The polarization model worked best when each party made appeals to its political base, whose voters usually turned out on election day. Since neither side’s base commanded a majority of the electorate, two additional strategies were employed. The first was to appeal to independent, generally suburban voters. Donald Trump was elected in 2016 because a sufficient number of elderly, along with white suburban women, voted for him. The Democratic Party recaptured the House of Representatives in 2018 because enough white suburban voters defected from the Republican Party, and more African-American and Latino voters also voted Democratic.

The second strategy is to diminish the turn-out in the other side’s base. This effort has been a growing Republican objective and is credited with helping Trump win the critical states of Michigan, Pennsylvania and Wisconsin in 2016. Russian election interference that year aimed primarily at reducing the Democratic turnout.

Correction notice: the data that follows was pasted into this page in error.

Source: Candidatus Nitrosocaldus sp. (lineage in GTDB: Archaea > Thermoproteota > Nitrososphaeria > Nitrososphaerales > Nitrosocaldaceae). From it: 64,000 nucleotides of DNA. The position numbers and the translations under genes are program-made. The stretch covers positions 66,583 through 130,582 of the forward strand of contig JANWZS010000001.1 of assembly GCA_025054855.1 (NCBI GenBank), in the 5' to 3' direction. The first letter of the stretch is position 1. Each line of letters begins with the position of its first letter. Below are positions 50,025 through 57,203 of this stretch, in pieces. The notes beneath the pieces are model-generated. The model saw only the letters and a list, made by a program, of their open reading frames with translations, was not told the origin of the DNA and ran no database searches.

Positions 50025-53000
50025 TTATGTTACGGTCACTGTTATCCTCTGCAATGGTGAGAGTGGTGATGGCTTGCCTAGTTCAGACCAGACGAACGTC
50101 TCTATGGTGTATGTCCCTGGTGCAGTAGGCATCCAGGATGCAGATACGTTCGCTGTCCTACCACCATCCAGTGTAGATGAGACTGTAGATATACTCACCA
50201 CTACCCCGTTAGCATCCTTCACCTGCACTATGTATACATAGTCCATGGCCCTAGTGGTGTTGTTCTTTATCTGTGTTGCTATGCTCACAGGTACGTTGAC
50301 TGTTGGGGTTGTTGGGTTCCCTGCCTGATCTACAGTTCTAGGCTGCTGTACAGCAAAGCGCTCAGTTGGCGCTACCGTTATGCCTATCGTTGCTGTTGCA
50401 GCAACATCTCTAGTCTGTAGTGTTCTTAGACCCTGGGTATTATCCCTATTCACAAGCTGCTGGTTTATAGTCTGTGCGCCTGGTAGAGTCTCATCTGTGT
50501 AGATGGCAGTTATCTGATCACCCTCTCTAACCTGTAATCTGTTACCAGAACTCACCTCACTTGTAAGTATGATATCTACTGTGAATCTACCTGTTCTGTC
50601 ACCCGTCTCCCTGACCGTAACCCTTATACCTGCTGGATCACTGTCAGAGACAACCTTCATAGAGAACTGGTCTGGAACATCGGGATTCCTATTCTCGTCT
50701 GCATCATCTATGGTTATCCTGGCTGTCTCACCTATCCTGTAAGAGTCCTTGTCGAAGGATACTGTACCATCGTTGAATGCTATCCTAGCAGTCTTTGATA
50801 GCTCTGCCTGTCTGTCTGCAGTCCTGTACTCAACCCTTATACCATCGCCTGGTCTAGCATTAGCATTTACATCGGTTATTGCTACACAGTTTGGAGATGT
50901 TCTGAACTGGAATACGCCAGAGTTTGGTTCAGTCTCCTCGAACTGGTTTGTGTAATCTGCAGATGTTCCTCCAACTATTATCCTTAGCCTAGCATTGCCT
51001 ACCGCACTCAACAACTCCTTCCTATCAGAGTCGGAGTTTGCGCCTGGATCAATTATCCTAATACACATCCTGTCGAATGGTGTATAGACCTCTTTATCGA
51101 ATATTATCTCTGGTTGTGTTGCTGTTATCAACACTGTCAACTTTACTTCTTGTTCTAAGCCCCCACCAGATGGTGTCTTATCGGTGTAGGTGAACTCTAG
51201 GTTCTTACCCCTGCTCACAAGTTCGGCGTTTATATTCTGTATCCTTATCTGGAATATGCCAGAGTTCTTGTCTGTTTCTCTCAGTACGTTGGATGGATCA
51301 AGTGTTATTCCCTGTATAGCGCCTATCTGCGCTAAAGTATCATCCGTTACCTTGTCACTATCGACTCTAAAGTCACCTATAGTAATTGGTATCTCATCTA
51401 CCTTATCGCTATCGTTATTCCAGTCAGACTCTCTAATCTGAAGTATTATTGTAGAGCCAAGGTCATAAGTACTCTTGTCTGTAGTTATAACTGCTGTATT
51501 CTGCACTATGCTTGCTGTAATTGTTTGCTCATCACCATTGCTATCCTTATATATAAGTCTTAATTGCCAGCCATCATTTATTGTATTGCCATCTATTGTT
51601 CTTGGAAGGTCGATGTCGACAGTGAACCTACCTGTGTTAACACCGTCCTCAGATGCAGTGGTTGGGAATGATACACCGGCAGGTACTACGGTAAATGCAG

The demography of the American electorate is undergoing an evolutionary, yet ultimately, a seismic transition. White males are becoming a decreasing percentage of eligible voters, while white women and minority groups (African-American, Asian-American and Latin American) keep expanding their percentage of the electorate.

Merging this changing voter profile, with the aftermath of a combined pandemic and depression, is creating a changed national policy agenda.

The emerging national agenda

For the foreseeable future (meaning one to two years past the 2020 election), the American people — and, therefore, national politics — will be principally focused on public health and job security issues. The trillions of dollars in new spending approved by the Congress and authorized by the Federal Reserve Board provide a short-term shoring-up of the economic and social safety nets, but trillions more are likely to be appropriated.

How can participants in the political process, including sustainability advocates, best navigate their way through the thicket of pandemic politics?

How can participants in the political process, including sustainability advocates, best navigate their way through the thicket of pandemic politics? Several guideposts include: